The macrolide drug erythromycin does not protect the hERG channel from inhibition by thioridazine and terfenadine

Aziza El Harchi, Andrew S Butler, Yihong Zhang, Christopher E Dempsey, Jules C Hancox

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Abstract

The macrolide antibiotic erythromycin has been associated with QT interval prolongation and inhibition of the hERG-encoded channels responsible for the rapid delayed rectifier K+ current I(Kr ). It has been suggested that low concentrations of erythromycin may have a protective effect against hERG block and associated drug-induced arrhythmia by reducing the affinity of the pore-binding site for high potency hERG inhibitors. This study aimed to explore further the notion of a potentially protective effect of erythromycin. Whole-cell patch-clamp experiments were performed in which hERG-expressing mammalian (Human Embryonic Kidney; HEK) cells were preincubated with low to moderate concentrations of erythromycin (3 or 30 µM) prior to whole-cell patch clamp recordings of hERG current (IhERG ) at 37°C. In contrast to a previous report, exposure to low concentrations of erythromycin did not reduce pharmacological sensitivity of hERG to the antipsychotic thioridazine and antihistamine terfenadine. The IC50 value for IhERG tail inhibition by terfenadine was decreased by ~32-fold in the presence of 3 µM erythromycin (p < .05 vs. no preincubation). Sensitivity to thioridazine remained unchanged (p > .05 vs. no preincubation). The effects of low concentrations of erythromycin were investigated for a series of pore blocking drugs, and the results obtained were consistent with additive and/or synergistic effects. Experiments with the externally acting blocker BeKm-1 on WT hERG and a pore mutant (F656V) were used to explore the location of the binding site for erythromycin. Our data are inconsistent with the use of erythromycin for the management of drug-induced QT prolongation.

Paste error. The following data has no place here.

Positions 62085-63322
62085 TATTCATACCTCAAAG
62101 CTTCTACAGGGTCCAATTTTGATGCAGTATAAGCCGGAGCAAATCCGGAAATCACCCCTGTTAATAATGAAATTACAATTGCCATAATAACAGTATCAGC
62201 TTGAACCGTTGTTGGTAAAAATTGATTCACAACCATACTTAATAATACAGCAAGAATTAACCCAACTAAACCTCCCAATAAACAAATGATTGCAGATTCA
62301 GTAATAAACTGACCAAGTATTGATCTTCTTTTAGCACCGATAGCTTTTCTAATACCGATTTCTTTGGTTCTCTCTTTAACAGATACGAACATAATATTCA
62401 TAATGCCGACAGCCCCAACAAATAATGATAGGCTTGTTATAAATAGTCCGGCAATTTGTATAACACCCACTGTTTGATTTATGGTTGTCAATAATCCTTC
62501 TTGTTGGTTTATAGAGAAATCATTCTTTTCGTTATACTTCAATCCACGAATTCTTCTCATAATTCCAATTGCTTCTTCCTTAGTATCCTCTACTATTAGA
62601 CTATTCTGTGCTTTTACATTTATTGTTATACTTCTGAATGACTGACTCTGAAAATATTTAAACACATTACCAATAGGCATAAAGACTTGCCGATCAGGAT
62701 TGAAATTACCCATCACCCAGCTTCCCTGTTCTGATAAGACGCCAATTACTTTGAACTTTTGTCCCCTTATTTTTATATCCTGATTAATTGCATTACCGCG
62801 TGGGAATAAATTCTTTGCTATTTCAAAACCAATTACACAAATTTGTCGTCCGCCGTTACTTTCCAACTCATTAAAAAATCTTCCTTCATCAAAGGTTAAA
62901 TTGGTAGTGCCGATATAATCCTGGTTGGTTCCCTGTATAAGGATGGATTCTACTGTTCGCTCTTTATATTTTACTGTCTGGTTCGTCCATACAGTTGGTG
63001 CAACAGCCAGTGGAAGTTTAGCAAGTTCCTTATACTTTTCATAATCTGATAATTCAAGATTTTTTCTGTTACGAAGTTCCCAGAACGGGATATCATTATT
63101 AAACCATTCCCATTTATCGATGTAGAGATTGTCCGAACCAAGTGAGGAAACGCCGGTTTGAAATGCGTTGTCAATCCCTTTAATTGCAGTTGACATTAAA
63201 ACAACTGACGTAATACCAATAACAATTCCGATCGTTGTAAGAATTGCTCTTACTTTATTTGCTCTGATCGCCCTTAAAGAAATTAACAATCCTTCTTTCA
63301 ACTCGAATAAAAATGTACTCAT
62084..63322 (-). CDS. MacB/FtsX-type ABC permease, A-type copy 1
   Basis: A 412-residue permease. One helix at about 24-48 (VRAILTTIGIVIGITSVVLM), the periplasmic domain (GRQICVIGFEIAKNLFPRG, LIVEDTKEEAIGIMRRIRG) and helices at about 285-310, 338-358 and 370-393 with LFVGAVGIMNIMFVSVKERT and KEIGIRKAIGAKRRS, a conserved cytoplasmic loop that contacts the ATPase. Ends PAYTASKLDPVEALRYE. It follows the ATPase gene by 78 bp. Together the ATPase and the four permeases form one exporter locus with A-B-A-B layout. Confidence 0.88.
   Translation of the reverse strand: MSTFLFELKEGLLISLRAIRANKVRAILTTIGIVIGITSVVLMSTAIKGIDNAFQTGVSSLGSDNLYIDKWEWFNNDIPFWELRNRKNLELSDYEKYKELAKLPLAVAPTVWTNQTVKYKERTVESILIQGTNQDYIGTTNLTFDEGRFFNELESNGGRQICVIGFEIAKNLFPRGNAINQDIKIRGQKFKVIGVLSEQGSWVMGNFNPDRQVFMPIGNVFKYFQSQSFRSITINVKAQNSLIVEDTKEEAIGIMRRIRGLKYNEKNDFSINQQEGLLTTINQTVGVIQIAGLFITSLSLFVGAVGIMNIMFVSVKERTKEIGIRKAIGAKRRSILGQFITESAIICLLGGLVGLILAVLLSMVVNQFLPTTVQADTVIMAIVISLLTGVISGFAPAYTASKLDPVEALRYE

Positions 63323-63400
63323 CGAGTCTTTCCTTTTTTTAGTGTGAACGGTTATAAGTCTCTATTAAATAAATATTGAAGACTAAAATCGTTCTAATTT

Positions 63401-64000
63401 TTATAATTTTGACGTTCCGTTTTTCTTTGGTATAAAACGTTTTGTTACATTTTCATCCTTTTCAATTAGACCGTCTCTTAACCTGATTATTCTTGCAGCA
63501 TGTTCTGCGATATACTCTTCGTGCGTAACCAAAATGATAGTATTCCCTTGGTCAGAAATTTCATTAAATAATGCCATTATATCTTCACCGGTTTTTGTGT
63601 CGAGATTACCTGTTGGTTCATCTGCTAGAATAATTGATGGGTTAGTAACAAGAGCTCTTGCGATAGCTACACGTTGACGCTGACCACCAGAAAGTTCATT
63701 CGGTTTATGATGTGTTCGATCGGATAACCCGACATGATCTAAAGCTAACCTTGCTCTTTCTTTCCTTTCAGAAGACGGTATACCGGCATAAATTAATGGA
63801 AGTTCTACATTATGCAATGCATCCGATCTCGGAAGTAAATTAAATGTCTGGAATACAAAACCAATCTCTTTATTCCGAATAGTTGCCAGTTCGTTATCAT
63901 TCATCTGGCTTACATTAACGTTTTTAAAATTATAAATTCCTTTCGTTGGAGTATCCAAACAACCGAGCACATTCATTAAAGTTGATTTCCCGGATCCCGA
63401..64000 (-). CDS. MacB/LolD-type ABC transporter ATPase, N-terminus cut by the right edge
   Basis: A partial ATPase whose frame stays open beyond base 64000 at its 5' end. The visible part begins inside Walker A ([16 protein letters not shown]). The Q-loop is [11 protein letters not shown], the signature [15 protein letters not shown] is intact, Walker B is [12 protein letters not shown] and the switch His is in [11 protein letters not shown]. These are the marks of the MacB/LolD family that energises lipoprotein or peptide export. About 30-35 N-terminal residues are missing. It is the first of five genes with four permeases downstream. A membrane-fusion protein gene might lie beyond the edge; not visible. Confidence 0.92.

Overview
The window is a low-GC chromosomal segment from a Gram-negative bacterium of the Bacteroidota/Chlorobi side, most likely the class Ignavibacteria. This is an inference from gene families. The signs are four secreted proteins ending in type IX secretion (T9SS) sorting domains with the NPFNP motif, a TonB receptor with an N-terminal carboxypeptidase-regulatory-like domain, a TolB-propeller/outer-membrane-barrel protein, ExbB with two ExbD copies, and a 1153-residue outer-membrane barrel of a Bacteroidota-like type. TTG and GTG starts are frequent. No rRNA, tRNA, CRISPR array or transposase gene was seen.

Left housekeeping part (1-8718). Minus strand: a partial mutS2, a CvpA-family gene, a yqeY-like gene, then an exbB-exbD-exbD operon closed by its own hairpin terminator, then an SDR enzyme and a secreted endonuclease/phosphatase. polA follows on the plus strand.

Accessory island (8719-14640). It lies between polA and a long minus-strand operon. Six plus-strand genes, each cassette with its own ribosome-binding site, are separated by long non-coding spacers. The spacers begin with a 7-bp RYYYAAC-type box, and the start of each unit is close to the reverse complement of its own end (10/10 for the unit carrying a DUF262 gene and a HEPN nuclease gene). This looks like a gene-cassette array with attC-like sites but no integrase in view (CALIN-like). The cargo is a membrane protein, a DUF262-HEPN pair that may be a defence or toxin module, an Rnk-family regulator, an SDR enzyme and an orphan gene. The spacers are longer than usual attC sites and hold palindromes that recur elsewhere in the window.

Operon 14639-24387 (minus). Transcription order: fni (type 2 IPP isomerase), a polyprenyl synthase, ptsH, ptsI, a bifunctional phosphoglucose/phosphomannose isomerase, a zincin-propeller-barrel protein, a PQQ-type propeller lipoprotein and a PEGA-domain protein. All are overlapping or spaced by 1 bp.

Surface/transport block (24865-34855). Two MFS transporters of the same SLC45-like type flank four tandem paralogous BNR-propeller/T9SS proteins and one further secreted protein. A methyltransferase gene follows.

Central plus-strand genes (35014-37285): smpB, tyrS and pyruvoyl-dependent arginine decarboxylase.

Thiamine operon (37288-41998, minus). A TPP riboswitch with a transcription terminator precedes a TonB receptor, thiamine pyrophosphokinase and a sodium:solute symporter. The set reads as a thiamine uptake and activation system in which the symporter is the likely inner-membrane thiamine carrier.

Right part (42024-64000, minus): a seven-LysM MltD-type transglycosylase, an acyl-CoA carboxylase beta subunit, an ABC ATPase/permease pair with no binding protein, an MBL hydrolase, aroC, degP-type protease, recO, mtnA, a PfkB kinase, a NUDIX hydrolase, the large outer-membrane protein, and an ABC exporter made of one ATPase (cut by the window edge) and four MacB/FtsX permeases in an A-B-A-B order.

Original languageEnglish
Article numbere14385
Number of pages14
JournalPhysiological Reports
Volume8
Issue number5
DOIs
Publication statusPublished - 8 Mar 2020

Keywords

  • allosteric interaction
  • BeKm-1
  • erythromycin
  • hERG
  • long QT
  • potassium channel

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